Friday, August 10, 2018

How you — and your dog — should prep for pheasant season


The state Game, Fish and Parks Department will conclude its pheasant brood survey on Wednesday. While the final report is not intended to be a true population estimate, many hunters view it that way. In fact, the report, which is traditionally unveiled around Labor Day weekend, is heralded as the “unofficial official” kickoff to pheasant season.
But if you’ve waited until mid- to late August to kick off your pheasant season, you’re already a day late and a dollar short. If you wait around for a report to tell you how many roosters, hens and chicks wildlife officials record on predetermined routes before you make your hunting plans for this fall, you’re missing the point.
No matter the year, a limit of pheasants never magically appears on your doorstep or hits your windshield as soon as you head out hunting. Success in the pheasant fields — just like in the deer stand or the duck blind — takes work, and the work should have already started.

Do the leg work

Regardless of which direction numbers are trending, pheasant hunting starts with a mindset. Wild birds are growing smarter and wilder each year, and if there are fewer birds on the landscape than last year, you’d better make up your mind that you’ll be ready to go the extra mile for your birds.
To go the extra mile, your dog needs to be in tip-top hunting shape prior to the season’s opening bell. Temperatures will likely still be in the 70s and 80s at times in mid- to late October. An overweight, out-of-shape pet is exponentially more susceptible to heat stress than a properly conditioned gun dog.
Too many hunters expect their dogs to be rock stars right out of the gate, even if the dogs have seen nothing but the inside of a kennel for the last nine months. With pheasant season only two months away, there’s still time to knock some rust off your dog prior to the season.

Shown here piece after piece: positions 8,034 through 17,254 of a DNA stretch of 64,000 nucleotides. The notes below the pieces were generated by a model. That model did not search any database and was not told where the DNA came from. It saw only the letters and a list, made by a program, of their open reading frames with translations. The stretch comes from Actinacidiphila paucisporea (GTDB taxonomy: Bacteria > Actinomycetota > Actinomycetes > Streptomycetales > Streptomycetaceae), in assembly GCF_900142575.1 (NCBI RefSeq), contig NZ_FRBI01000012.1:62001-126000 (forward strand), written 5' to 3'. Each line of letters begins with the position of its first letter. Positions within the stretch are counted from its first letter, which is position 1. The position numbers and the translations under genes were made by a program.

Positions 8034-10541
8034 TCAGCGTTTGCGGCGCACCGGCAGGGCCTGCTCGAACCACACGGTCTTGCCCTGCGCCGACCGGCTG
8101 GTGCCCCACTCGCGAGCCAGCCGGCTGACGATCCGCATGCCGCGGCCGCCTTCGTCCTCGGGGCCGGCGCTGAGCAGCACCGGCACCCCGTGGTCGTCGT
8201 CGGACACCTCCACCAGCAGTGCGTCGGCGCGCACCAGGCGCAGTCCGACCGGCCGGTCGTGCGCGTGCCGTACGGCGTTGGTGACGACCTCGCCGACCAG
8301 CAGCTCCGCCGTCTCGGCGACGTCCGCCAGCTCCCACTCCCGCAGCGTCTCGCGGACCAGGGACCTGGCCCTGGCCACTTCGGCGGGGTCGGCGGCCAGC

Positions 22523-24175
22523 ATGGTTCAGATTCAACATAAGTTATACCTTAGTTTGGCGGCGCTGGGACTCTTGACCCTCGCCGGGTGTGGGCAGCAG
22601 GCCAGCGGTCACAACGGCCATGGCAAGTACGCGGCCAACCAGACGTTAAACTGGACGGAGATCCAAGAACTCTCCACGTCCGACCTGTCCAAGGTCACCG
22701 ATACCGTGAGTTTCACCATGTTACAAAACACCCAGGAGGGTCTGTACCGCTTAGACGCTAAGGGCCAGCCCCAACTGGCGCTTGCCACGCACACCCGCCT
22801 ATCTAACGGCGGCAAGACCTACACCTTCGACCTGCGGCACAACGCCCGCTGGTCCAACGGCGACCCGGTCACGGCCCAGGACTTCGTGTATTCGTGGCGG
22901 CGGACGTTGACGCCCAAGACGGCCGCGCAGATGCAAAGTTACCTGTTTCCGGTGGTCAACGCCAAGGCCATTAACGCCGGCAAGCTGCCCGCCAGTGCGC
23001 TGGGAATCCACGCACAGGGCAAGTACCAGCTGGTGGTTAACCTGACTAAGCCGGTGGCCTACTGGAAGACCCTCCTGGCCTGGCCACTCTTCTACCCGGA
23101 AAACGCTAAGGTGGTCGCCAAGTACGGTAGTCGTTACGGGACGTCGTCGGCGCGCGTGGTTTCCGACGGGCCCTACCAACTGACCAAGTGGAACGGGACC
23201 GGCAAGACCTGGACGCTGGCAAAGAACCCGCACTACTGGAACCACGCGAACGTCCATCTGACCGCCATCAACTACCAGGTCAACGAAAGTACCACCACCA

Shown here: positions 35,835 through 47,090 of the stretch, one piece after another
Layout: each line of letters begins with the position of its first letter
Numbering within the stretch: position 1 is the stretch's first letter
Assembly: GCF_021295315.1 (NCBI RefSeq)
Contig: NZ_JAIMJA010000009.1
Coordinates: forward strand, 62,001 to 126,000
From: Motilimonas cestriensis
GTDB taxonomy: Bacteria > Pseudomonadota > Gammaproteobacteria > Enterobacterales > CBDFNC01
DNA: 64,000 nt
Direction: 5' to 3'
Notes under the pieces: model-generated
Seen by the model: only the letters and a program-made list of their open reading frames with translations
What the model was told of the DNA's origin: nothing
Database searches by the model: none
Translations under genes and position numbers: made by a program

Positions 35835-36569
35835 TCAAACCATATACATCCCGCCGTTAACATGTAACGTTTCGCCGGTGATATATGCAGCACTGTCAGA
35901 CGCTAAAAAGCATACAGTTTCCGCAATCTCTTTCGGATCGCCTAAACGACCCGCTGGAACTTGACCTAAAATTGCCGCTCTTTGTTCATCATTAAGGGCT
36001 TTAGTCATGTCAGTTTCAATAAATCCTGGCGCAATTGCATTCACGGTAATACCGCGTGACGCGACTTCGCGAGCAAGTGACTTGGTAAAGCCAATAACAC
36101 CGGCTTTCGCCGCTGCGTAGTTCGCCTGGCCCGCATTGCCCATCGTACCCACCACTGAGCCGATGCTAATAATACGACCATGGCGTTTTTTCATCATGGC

If you plan on walking or running your dog in town this time of year to get it back in shape, remember that concrete sidewalks and asphalt roads can really heat up during a sunny day and can hurt or burn a dog’s pads. If you wouldn’t walk on it barefoot, then it’s too hot for your dog.
If you run your dog in a cover, keep in mind that most types of cover actually trap heat and humidity. So, on an 80-degree day it’s likely going to feel more like 90 or 95 degrees to your dog as it meanders through the cover.
In addition to walks and field work, even backyard sessions where simple obedience commands — sit, stay, heel, come, kennel — are reinforced and will start reprogramming your dog’s brain into performance mode.
These are also ideal situations to get the entire family involved, as kids enjoy getting outside and helping train their dogs. Plus, it gives them an opportunity to see their house pet transform into a gun dog, doing what it was bred to do.
Being in shape goes for pheasant hunters, too. Early season treks through even light cover can take their toll on an out-of-shape hunter’s lungs, joints and muscles, and it’s easy to forget how difficult it is to bust through heavy cover such as cattails and waist-deep CRP.
Not being able to finish a walk or having to quit a hunt early because you or your dog are out of shape is completely avoidable, so start preparing now for the physical aspects of pheasant season.

Do your homework

Read the rest of the AberdeenNews article


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